Burga A, Casanueva MO, Lehner B (2011) Predicting mutation outcome from early stochastic variation in genetic interaction partners. Nature 480(7376):250-3.

Elkins T, Zinn K, McAllister L, Hoffmann FM, Goodman CS (1990) Genetic analysis of a Drosophila neural cell adhesion molecule: interaction of fasciclin I and Abelson tyrosine kinase mutations. Cell 60(4):565-75.

11 Comments

Pinker is misinterpreting the red-hair result. (23andMe’s analysis is confusing about this trait). His “typical odds of having red-hair” result means that he is not a carrier for the most common red-hair allele.

A red-haired person would show up in the analysis as “greatly increased odds of having red hair.”

This terminology is confusing because 23andMe is treating red-hair as a quantitative trait and not a Mendelian trait.

This is a great example of how complex the relationship between genotype and phenotype can be. It doesn’t mean that genetic variation isn’t important in changing phenotypes. It means that we must consider lots of other factors. Fortunately, we now have the technical ability to investigate these factors in a systematic and powerful way. This adds a whole new dimension to the story of how organisms evolve through genetic changes affecting developmental processes. Whereas creationists would just throw up their hands and claim it was too complicated to understand, real scientists love to investigate these types of mechanisms.

DS said:

This is a great example of how complex the relationship between genotype and phenotype can be. It doesn’t mean that genetic variation isn’t important in changing phenotypes. It means that we must consider lots of other factors. Fortunately, we now have the technical ability to investigate these factors in a systematic and powerful way. This adds a whole new dimension to the story of how organisms evolve through genetic changes affecting developmental processes. Whereas creationists would just throw up their hands and claim it was too complicated to understand, real scientists love to investigate these types of mechanisms.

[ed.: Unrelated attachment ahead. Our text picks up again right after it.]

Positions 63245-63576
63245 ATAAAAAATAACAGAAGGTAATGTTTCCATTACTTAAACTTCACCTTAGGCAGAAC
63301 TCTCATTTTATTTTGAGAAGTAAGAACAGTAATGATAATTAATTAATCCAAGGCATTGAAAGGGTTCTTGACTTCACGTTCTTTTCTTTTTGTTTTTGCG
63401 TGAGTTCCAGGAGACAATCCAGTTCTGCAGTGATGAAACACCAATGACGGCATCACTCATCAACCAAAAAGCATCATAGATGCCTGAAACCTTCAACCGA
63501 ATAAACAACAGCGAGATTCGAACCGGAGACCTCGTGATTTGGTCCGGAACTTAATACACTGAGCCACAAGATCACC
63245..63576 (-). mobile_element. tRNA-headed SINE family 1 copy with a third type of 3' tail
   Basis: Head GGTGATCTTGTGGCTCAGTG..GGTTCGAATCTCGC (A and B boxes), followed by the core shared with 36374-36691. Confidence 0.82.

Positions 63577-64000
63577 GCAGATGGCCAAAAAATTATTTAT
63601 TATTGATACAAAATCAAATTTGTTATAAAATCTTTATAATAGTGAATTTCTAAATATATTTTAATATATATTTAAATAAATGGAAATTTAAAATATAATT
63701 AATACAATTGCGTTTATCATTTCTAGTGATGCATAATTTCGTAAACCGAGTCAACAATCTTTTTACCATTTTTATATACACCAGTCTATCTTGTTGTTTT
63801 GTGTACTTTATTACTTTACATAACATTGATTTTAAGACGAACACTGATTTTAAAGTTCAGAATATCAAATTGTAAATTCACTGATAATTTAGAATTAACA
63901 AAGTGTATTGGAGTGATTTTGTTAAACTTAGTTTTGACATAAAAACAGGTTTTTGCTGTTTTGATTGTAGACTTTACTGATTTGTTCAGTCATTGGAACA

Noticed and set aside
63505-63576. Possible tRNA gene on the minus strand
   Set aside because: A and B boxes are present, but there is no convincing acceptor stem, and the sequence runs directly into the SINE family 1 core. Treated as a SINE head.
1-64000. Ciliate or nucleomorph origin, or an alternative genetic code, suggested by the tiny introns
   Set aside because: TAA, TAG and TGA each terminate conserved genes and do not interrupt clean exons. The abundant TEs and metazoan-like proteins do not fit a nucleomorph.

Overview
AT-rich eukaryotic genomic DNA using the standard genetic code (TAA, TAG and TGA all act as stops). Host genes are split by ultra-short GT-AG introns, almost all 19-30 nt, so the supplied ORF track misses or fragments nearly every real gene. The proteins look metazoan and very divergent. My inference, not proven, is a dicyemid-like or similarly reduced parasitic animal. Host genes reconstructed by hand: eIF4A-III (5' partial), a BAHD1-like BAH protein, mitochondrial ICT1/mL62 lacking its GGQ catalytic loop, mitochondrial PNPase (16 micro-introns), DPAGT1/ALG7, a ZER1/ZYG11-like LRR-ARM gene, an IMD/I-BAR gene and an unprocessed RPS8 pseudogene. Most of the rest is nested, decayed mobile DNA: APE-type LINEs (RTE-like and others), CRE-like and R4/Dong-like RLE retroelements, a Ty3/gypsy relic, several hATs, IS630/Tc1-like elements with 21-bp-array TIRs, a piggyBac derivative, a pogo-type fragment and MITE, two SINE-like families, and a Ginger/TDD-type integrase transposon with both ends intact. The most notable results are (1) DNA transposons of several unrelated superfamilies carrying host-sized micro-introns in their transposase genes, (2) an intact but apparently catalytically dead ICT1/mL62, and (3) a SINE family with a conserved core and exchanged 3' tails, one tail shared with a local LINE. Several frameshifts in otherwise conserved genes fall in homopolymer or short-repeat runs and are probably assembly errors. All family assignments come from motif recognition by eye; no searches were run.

Yes, there’s clearly a huge role for probabilistic trends in biological evolution.

There are probably some (perhaps briefly existing) examples of mutant alleles that behave in a dominant, 100% penetrance, essentially always lead to a phenotype that is strongly selected against, manner.

Most of the time it isn’t that way. All the alleles, broadly defined, of a genotype, interact with the environment and each other, while often also influencing the environment. Phenotypes can have dysfunctional features, but get lucky even though the odds are against them.